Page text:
Bear, Drafts, or NotePlan 3: Each of these represent different takes on note-taking for the iPhone, iPad, and Mac, and each of their own respective all-star features:

  • I really like Bear’s tagging functionality, allowing you to whiz through organization of all your notes.
  • Drafts is the king of automation on iOS, providing options for you to manipulate your notes quickly and efficiently in your workflows.
  • NotePlan 3 does a tremendous job in linking notes to dates, providing you an easy way to bullet journal or track your notes and learning over time.

Each of these apps also has their pitfalls, at least when it comes to this long-term studying workflow:

  • Bear doesn’t offer as strong Apple Pencil support as other note-taking apps available.
  • Drafts is largely a text-first app, making it hard or impossible to capture non-textual forms of media like audio or video.
  • NotePlan 3 doesn’t handle inserted attachments (like photos or PDFs) particularly well, nor are there great exporting options that would work within other systems.

Ulysses: Like Day One, Ulysses could handle a lot of this study workflow. Ulysses excels in its backdoor automation and workflow features, allowing you to quickly capture information from across iOS, iPadOS, and macOS. It’s also a great writing environment and exports to Microsoft Word with relative ease. Again though, I’d like to see improved Apple Pencil support provide handwriting access to my study notes.

Keep It and DEVONThink: I use Keep It regularly to store all my doodads and trinkets of interesting information and I’ve read a lot about DEVONThink on the Mac and iPad. Both of these apps are great for storing information, files, URLs and web links, PDFs, notes, and more. Keep It has a great web clipper, allowing you to quickly create a PDF of any web URL in a flash.

These apps, in my mind, are more geared towards storing information instead of processing information. I could see using Keep It or DEVONThink alongside an app like Craft or Roam Research, as you use the first to store anything and everything and you use the latter to process and formulate the information you’ve stored.

DEVONThink also doesn’t have a great iPad app, somewhat limiting its ability to be a one-stop-shop studying app on the iPad.

Wrap Up

I purchased the first, second, and third generation iPads as they debuted year after year, hoping each year would result in more of my post-secondary studies being transformed. If 2021 Josh told 2011 Josh it would take the better part of 10 years before the iPad reached a stage where I could perform everything on the iPad, I’m sure I would have been astounded.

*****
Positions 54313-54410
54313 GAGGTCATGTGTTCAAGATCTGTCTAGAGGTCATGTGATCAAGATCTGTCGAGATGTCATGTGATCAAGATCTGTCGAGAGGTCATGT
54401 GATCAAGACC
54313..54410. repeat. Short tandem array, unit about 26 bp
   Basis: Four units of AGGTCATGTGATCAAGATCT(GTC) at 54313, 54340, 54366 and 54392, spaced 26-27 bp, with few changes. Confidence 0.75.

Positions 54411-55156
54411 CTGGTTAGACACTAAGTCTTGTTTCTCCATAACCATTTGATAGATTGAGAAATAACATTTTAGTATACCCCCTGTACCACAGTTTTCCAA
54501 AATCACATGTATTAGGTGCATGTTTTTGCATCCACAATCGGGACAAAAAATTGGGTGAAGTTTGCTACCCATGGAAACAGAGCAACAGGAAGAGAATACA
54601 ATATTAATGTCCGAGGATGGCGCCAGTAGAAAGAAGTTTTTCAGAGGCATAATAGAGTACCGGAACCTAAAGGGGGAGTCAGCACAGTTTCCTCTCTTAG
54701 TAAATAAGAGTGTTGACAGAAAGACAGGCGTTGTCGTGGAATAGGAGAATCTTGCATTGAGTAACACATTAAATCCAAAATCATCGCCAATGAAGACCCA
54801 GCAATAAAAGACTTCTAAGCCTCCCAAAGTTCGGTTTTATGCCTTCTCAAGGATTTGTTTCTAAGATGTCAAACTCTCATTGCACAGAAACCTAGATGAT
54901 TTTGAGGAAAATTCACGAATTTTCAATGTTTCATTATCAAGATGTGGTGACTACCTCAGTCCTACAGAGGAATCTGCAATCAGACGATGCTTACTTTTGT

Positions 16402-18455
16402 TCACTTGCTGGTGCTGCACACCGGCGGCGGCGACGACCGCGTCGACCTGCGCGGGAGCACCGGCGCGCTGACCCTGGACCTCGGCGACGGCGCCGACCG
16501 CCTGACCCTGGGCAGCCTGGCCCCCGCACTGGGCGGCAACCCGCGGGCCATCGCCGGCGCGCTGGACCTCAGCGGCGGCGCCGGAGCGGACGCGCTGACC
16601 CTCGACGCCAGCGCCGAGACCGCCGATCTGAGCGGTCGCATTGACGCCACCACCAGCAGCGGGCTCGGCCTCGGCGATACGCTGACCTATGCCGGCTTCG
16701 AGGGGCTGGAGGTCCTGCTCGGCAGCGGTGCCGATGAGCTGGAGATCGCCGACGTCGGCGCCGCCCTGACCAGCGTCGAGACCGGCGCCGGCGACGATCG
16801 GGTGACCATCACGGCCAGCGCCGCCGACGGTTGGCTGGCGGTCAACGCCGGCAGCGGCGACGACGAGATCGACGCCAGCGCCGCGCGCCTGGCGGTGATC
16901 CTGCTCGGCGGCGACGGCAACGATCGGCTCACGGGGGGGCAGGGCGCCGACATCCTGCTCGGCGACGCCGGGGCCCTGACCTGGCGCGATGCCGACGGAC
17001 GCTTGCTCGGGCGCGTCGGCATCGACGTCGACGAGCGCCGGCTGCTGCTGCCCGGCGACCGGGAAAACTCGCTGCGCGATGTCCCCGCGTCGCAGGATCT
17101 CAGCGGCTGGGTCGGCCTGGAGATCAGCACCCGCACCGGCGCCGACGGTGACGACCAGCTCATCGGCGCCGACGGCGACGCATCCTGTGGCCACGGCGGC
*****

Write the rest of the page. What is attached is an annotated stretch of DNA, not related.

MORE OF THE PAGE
In ways, it’s frustrating it took so long to achieve this obvious end-game.

In other ways though, Apple has introduced features and accessories that were never part of my initial outlook. I never dreamt of the Apple Pencil, for instance, and how it would combine the ability to hand-write and type on the same device. I never dreamt of apps that could so harmoniously showcase screenshots, highlights, videos, audio snippets, and drawings in one view.

(I also never dreamt it would take me this long to finish my studies. But here we are.)

If I could give new students one single piece of advice, it would be to purchase an iPad, an Apple Pencil, and a Magic Keyboard. Together, this iPad package has eliminated heavy textbooks, kissed chargers goodbye, introduced audio and video recording to otherwise static lectures, debuted digital handwriting to future-proof your handwritten notes, and provided artificial intelligence to help you efficiently study for exams.

The iPad is simultaneously the world’s most powerful educational tool, the most powerful textbook, the most powerful spiral-bound notebook, and the most powerful flash card deck.

Kids don’t know how good they’ve got it these days.

The Sweet Setup Staff Picks for 2020

We spend an inordinate amount of time sorting through hundreds of apps to find the very best. Our team here at The Sweet Setup put together a short list of our must-have, most-used apps in 2020.